The Accord’s got 42.5 inches of legroom up front – vs. 41.6 for the Camry. There’s also more shoulder room (58.6 inches vs. 58) and even a scootch more headroom (39.1 inches vs. 38.8 for the Toyota).
Well, up front it’s roomier.
The Camry has slightly more rear seat legroom (38.9 inches vs. 38.5 for the Accord) a bit more shoulder room (56.6 inches vs. 56.5) and – the big one – significantly more backseat headroom (38.1 inches vs. 37.5 inches). This is the price you pay for the sexier cut of the Accord’s roofline.
The trunk is truncated – as it is in all hybrid sedans. Just 12.7 cubic feet – vs. 15.8 in the regular (non-hybrid) Accord. The battery pack has to go someplace. And that’s why your stuff may have to fit somewhere else.
This lack of cargo space is, incidentally, one of the reason why the Prius is popular. The tall roof/hatchback layout allows for generous cargo capacity – 21.6 cubic feet behind the second row and 39.6 cubes if you fold the second row down.
But of course, practicality isn’t everything.
As is true of the other hybrids in this class, the hybrid Accord comes with many bells and whistles standard – on the theory that (again) practicality isn’t everything. Hence, you start a notch up – EX trim vs. LX trim for the non-hybrid Accord. Which means amenities such as dual-zone climate control, leather trim, LCD monitor in the center stack and power pretty much everything are already standard.
The EX-L adds more leather, seat heaters. premium audio with an upgraded touchscreen monitor and HondaLink smartphone app integration. Touring trims get adaptive cruise control, LED headlights and navigation with voice recognition.
Some of the above features – adaptive cruise, for one – are not offered in the Camry hybrid. Ditto the Forward Collision Warning system (standard in EX-L trims). The Accord’s mouse-type input (with the Nav system) is also more techno than what you’ll find in the Camry.
Here again, a clear difference in feel, function – and look – between these two.
The one that’s best for you, is of course up to you.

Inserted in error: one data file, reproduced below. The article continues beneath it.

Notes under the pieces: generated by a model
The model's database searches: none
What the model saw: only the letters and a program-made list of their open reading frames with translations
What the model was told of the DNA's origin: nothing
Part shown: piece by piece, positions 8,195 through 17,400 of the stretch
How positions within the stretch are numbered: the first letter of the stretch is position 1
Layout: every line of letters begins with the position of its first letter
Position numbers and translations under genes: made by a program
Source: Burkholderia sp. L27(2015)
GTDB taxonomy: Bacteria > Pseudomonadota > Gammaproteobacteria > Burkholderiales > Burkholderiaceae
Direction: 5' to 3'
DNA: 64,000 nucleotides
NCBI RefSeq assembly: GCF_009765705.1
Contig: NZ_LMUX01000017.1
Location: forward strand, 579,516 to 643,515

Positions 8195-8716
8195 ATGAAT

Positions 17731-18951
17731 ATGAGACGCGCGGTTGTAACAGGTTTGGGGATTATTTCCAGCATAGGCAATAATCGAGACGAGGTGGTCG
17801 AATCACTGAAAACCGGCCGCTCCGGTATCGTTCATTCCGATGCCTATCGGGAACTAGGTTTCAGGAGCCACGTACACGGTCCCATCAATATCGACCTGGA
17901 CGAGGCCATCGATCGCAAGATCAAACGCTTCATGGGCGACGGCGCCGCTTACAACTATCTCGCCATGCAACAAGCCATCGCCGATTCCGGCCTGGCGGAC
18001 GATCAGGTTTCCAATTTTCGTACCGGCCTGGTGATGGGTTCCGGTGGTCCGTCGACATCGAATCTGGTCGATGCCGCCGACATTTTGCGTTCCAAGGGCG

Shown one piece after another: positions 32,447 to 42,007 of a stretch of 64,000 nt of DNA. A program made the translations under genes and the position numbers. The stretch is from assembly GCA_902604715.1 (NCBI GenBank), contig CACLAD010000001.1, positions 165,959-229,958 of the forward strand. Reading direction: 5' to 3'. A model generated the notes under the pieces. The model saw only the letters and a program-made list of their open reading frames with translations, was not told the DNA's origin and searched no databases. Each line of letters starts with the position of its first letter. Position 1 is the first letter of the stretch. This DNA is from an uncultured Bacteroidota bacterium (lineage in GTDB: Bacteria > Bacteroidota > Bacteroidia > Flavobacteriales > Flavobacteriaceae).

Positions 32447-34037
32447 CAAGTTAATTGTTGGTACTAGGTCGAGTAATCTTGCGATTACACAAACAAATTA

Almost a week into my test drive, the Accord hybrid still has a half-full tank – and an indicated range of 351 miles.
Some of the new cars I test drive can’t go 351 miles on a full tank.
This thing can go almost 800 miles on a full tank.
If only Honda sold it in a less adorned – and less expensive – package.
The math still works – eventually. But with a base price approaching $30,000 it’s harder to make a purely economic case for this hybrid. Which isn’t the case Honda’s making, of course. The hybrid Accord is a hybrid plus.
Plus performance, plus amenities. The things you don’t get in a Prius – or a Camry hybrid.
That’s what makes it stand apart from those hybrids.
Why not look good – and feel good – while saving gas?
That’s the case Honda’s making here.
Still, imagine if Honda offered this brilliant hybrid ensemble in an LX – rather than EX – trimmed Accord. Without the EX’s leather trim, 17 inch wheel/tire package, Lane Departure Warning system, keyless ignition . . . . It would probably sticker for around $27k – and get even better mileage because it would be lighter and because 16 inch wheels (standard on the LX base trim Accord) impart less rolling resistance. (The Camy hybrid’s mileage drops by about 3 MPG when it’s fitted with its optionally available 17 inch wheel package.)
Instead of 50 city, we might be looking at 55 city – and 50 on the highway.
THE BOTTOM LINE
Here’s a hybrid for the person who thought they’d never be caught dead in one.
Throw it in the Woods?
As someone who sells Blue Bell ice cream, I take offense to the ice cream analogy! Enjoyed the article though.
Yes, that’s a great line, Eric — nice review overall. One question about the CVT, though: I thought this car didn’t have a CVT and was, basically, transmission-less. Here’s one article I saw:
I haven’t heard much since those initial articles, before the Accord Hybrid was released. Are they correct, or did Honda change the design late in the game? Or, third option, is this drive system just another form of CVT in your opinion?
” Camry – the current Camry (a new model’s on deck for 2015) – looks like your mom’s car. The Accord looks more like a MLF’s car. ”
Hilarious! Your best comparative description yet.